9-11 Do More Than Never Forget- Stop Islam's Assault

9-11 Do More Than Never Forget- Stop Islam's Assault
News about Islamic violence world-wide and the Islamic threat , driven by the Quran and its followers. Politics and the issues of our Allies Globally - will greatly effect whether we will be able to stop the spread of Islam and the violence that is backbone of this sick ideology. Islam is United Globally and so must all people who value Freedom be United to Stop Islam!

Thursday, May 23, 2013

ISLAM HITS NIGER- Twin Suicide bombings

Suicide Bombings in Niger Kill Dozens in Dual Strikes

DAKAR, Senegal — Two groups of suicide bombers rammed vehicles full of explosives into a military base and a French-owned uranium mine 150 miles away in the West African desert nation of Niger early Thursday, killing at least 26 people, including 21 soldiers and five bombers, Nigerien officials said. They said a sixth bomber appeared to be holding several Nigerien soldiers hostage inside the base.


They were the first terrorist attacks in Niger, a landlocked, impoverished nation of 17 million that has positioned itself in the front lines against jihadist penetration in West Africa. They were also the deadliest in the region since the French military, with the help of troops from Niger, pushed back an Islamist takeover in neighboring Mali this year. A regional offshoot of Al Qaeda, the Movement for Oneness and Jihad in West Africa, or Mujao, claimed responsibility.

Besides sending soldiers to Mali, Niger allowed the United States to establish a drone base within its borders this year, and this week negotiated with Nigeria, with whom it shares a long border, on containing an Islamist uprising there.

The attacks on Thursday took place in the towns of Agadez and Arlit, which are separated by a vast stretch of desert. They were both timed to morning prayers, when both the military installation and the mine were off guard and vulnerable, officials said.

At Agadez, the attackers “took advantage of a changing of the guard, and the prayer, to force open the battalion gates,” said the justice minister, Marou Amadou. All were wearing explosive belts, he said. At the mine at Arlit, at least a dozen civilians were injured, possibly more.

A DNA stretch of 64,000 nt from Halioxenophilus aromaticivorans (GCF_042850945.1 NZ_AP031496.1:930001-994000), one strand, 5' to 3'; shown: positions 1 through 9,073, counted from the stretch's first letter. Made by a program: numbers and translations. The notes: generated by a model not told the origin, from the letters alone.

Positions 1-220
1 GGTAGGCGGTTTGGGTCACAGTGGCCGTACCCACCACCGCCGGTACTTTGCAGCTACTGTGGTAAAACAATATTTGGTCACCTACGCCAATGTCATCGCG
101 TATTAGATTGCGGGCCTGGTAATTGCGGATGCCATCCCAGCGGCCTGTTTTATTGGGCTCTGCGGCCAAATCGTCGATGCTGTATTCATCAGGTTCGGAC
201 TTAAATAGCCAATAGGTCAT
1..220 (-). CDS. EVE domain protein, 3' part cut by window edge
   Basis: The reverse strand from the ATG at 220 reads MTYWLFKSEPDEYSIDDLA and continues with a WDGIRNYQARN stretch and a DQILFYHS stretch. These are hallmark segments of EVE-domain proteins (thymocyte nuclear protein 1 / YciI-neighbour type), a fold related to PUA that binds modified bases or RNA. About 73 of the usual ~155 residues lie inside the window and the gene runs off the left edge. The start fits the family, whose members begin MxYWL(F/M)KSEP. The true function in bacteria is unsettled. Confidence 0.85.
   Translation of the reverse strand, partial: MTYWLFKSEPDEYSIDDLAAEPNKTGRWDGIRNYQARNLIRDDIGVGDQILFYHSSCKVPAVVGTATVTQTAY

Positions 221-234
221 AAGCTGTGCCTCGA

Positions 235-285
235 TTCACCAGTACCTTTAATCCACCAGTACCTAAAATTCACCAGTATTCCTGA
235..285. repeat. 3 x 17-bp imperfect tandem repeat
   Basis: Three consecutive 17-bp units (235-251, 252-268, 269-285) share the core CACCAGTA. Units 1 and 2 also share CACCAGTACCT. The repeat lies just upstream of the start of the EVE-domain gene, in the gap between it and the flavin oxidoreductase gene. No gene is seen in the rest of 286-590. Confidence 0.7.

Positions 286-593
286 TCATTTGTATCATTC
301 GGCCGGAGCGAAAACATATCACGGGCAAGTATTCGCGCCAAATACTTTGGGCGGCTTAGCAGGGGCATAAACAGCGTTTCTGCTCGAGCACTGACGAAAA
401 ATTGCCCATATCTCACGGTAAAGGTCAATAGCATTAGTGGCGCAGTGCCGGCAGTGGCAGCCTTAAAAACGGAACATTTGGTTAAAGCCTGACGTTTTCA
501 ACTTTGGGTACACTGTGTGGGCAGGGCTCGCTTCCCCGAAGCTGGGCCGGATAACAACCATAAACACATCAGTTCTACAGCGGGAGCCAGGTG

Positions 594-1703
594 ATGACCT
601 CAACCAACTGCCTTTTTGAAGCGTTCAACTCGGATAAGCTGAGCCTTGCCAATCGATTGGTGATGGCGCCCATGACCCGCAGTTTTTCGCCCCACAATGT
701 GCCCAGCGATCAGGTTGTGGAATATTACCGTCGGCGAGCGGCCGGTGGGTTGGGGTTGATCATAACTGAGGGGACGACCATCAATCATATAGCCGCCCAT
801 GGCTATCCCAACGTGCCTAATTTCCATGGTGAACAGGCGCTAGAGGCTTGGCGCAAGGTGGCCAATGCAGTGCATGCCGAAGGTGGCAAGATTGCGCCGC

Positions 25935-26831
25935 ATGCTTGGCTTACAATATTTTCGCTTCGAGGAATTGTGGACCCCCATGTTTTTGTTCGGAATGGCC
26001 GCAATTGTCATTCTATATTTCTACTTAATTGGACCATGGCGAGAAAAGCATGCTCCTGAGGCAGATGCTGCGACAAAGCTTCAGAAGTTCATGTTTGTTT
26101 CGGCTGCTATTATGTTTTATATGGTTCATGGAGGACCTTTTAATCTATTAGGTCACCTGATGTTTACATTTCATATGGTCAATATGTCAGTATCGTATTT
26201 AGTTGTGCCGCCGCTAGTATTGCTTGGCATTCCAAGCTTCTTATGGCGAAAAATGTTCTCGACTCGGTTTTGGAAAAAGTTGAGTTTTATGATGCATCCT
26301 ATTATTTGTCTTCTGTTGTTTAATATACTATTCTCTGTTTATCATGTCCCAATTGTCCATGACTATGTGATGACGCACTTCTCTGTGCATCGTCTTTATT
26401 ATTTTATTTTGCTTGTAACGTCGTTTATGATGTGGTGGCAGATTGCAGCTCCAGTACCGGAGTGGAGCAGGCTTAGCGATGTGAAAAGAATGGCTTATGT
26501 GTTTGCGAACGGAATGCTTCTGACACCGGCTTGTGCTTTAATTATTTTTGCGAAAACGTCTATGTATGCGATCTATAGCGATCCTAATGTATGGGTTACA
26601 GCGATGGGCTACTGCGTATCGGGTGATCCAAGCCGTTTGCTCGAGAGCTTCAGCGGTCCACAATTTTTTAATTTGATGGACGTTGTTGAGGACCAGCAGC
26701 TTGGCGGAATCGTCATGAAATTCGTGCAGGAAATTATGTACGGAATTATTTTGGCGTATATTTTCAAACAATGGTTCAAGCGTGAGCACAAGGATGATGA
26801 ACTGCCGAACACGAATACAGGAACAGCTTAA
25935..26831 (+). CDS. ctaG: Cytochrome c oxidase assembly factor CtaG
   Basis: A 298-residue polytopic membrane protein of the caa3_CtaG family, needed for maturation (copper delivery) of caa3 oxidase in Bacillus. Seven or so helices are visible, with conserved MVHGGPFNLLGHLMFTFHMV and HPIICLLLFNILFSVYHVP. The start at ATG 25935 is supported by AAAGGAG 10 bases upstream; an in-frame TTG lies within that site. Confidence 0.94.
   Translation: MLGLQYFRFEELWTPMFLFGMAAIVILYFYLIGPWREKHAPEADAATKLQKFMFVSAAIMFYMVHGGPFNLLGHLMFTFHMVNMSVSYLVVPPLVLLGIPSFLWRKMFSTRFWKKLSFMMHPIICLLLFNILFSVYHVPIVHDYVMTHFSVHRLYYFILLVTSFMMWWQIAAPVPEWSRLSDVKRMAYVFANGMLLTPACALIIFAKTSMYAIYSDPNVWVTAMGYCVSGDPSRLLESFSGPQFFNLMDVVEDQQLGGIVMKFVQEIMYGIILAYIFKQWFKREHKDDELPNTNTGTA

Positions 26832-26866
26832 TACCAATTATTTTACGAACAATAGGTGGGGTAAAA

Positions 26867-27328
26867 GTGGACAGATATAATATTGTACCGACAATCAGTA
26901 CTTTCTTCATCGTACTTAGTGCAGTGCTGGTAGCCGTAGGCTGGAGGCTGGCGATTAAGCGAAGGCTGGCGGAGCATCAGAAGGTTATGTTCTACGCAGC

“The toll is heavy,” Mr. Amadou said. “This is really a catastrophe; this is really a national tragedy for us. It’s what we’ve always said, that we are very exposed. It’s what we’ve always feared.”

Nigerien officials and other analysts said the attacks showed the continued ability of jihadist groups to cause harm in the Sahel region of West Africa, despite the French intervention in Mali. Hundreds of Islamists were killed in that conflict, and the remnants of several jihadist groups are thought to have fled to nearby states.

“They never came close to dealing a crushing blow to these guys,” said Rudy Atallah, a former Pentagon counterterrorism official. “They basically forced them to spread out.”

Thursday’s attackers may have come from southern Libya, according to the Nigerien state news agency, highlighting what a senior Nigerien official called the menacing lawlessness of that bordering region.

On Thursday Nigerien officials rejected the idea that the establishment of the American drone base might have made Niger especially vulnerable. President Obama announced in February that about 100 American soldiers had arrived in the country to set up the base outside its capital, Niamey. The drones were to be unarmed and intended for surveillance in a region pocketed with jihadist outposts.

Officials in Niamey said it was the country’s position against Islamic extremism that had drawn the attack.

“Niger is on the front lines and will continue to be on the front lines,” said Massaoudou Hassoumi, chief of staff to Niger’s president. “We remain their irreducible enemies,” he said of the jihadists.

Another senior official close to Niger’s president said the attacks revealed the threat from neighboring Libya. “The instability of Libya is costing the whole sub-region,” said the official, who spoke on the condition of anonymity because he did not have permission to speak publicly. “To find a solution, Libya must be stabilized. The international community must interest itself in this.